Think back and remember all the times you enjoyed the sand under your feet or taking a dip in the sea. Now remember how many times you saw someone in a wheelchair having as much fun as you. The answer to this last question is surely ‘never.’
Beaches are part of an endless number of tourist destinations in Costa Rica that exclude people with physical handicaps. In fact, there are no wheelchair accessible beaches anywhere in Central America. But that is about to change. A beach in Guanacaste could be one of the first.
Costa Rican projects “Dona Tapa” and “First inclusive beach in the country” will make Costa Rica the first country in Central America to have wheelchair accessible beaches. Jacó on the Pacific coast and Cahuita on the Caribbean coast are among them. It will do it with walkways made of plastic from recycled plastic caps, the same ones that often end up in rivers and rivers, streams and the sea.
These three-meter wide walkways will connect sidewalks with the sea so that people in wheelchairs or with reduced mobility can reach the water.
Stephanie Sheehy of “Dona Tapa” said that a beach in Guanacaste, without revealing which, will be next for installation after they finish in Jacó
According to Sheehy, they are considering those that have the Ecological Blue Flag (BAE). In Guanacaste the two beaches with a five-star BAE are Matapalo in Carrillo and Punta El Madero in Santa Cruz. Junquillal Bay has three.
A Chain of Commitment
These projects are a sign that community involvement was key for choosing these coasts. The Costa Rica Accessible Tourism Network, led by Dona Tapa, is working on other projects with the Adapted Surfing Federation, which is how they found out that Jacó already has a predisposition to inclusion.
There is a commitment along the value chain to encourage accessible tourism, including the municipal government, the community, hotels and restaurants that are willing to make changes and adapt to people’s’ needs.”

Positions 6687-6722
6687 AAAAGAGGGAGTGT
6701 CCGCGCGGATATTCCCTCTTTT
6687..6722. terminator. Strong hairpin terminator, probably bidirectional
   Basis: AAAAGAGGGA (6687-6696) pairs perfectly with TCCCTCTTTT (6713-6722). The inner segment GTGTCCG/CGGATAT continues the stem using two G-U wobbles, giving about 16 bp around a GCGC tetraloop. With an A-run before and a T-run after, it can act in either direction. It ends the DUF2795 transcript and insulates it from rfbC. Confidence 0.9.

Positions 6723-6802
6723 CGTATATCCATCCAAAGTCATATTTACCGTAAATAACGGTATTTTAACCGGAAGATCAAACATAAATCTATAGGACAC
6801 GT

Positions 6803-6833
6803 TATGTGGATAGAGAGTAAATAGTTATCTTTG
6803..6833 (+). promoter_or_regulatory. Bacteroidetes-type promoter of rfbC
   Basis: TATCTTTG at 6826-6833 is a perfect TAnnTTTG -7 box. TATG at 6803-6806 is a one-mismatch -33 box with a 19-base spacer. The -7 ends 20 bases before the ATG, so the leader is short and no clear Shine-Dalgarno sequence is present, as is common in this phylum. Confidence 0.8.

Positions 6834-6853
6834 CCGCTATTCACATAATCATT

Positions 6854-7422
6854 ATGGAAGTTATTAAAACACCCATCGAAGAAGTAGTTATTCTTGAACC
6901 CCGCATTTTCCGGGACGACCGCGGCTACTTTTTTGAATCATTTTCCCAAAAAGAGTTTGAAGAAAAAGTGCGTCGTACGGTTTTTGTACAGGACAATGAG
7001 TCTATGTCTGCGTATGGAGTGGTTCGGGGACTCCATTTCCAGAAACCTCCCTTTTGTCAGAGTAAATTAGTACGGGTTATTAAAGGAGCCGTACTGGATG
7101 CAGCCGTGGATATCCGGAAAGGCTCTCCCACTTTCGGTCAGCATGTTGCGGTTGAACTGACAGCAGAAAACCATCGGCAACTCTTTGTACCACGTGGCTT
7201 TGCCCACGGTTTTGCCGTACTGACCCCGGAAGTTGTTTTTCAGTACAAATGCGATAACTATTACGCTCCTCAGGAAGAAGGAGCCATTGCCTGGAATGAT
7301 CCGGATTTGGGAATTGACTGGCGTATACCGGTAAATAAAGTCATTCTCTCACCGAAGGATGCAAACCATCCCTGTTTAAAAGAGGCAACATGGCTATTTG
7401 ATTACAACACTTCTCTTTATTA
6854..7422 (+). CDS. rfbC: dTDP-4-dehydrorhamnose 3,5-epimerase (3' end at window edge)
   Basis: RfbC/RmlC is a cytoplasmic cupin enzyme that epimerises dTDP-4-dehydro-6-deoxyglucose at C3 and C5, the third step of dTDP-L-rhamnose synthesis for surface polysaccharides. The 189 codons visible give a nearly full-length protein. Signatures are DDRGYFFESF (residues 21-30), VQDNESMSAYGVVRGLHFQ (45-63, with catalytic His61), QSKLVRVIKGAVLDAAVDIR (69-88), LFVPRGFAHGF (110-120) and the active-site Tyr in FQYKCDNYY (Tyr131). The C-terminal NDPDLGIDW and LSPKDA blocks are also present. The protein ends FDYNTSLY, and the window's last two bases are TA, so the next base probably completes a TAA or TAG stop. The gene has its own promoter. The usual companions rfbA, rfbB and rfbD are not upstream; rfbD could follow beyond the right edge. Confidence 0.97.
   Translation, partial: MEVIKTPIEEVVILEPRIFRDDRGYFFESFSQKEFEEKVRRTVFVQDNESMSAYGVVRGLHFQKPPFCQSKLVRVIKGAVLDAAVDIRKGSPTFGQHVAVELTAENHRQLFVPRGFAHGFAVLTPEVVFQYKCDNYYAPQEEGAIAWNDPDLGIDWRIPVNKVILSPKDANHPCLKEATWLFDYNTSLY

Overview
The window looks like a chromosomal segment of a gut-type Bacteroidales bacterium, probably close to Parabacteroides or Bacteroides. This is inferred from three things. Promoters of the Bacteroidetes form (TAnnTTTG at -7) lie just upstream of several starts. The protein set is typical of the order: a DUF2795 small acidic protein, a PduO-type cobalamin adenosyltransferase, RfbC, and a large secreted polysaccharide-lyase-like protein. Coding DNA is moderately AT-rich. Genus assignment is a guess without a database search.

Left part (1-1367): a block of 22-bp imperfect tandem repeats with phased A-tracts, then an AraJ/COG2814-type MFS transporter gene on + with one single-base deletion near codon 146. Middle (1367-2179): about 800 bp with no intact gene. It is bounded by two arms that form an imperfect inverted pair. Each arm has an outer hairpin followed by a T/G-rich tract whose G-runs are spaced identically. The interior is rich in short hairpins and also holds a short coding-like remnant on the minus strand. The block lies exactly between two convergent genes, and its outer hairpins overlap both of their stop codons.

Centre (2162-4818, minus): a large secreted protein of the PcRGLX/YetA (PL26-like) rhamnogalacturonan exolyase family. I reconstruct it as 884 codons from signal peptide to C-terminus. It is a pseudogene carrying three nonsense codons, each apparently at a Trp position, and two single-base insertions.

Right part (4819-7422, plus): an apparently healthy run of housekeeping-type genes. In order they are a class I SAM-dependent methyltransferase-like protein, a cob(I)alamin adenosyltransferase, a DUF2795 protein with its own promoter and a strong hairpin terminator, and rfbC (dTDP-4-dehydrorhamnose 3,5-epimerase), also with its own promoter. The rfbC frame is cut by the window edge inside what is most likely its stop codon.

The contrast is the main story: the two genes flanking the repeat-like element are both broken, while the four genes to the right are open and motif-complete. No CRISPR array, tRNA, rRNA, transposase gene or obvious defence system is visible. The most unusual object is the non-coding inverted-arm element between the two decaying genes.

This allows beaches to be accessible and lets tourists with handicaps to move freely around Jacó’s tourist destinations.
“First inclusive beach in the country,” led by Proparques, chose Playa Blanca in Cahuita.
“It’s the only marine area in the whole country that is co-administered by members of the community,” says Proparques executive director Rocío Echeverri.
This is a key requirement for both initiatives because the walkways are retractable. That means that they can be placed dow, but must be moved or removed according to the tide. By law, they cannot be left permanently in the sand.
“The more allies we can get for the project the better,” Echeverri said.
One Hand for the Environment and Another for the Handicapped
Both initiatives started this year when they saw a need for wheelchair accessible tourism and realized that walkways could be built with plastic caps. This is done in countries like Spain.
The organizations formed alliances with recycling centers that received caps and processed them in order to build the walkways.
So, where do the caps come from?
The project opened up hundreds of collection locations thanks to alliances with different institutions, organizations and companies that have been contacting them to join as they heard about the project. Others collect the caps on their own and then donate them to the organizations.
People have approached us thanks to the press and communication from Facebook and word of mouth. It has been very organic,” Sheehy says of Dona Tapa.
Proparques, for example, opened up more than 100 locations across the country through an agreement with the Red Cross and the University of Costa Rica (UCR). Dona Tapa collects at 30 locations, including at the headquarters for the National Council for the Handicapped.
Proparques has collected more than three tons and expects to test out the walkways in January with people in wheelchairs. Dona Tapa expects to install a walkway in Jacó during the same month.
The Walkways Aren’t Enough
In order for beaches to be truly inclusive, they need additional infrastructure. That’s why Proparques is also pushing for construction of wheelchair accessible picnic tables and amphibian chairs that people with physical handicaps can use to float in the sea.
Dona Tapa also plans to collect funds to build wheelchair accessible bathrooms and changing rooms in Jacó.
According to Sheehy, there are four basic elements for making a beach wheelchair accessible: the walkwak, which is how anyone can reach the sea, a place to bathe or change, a bathroom and a parking spot with a sign.
That’s why the caps aren’t enough to make beaches inclusive. But, according to the organizations, they are a good start for promoting inclusive tourism.
There are collection points in Guanacaste too. To participate, visit this link for Dona Tapa and visit the offices of the National Insurance Institute (INS) or Red Cross or Solid Car Rental in Tamarindo and Liberia for Proparques campaign.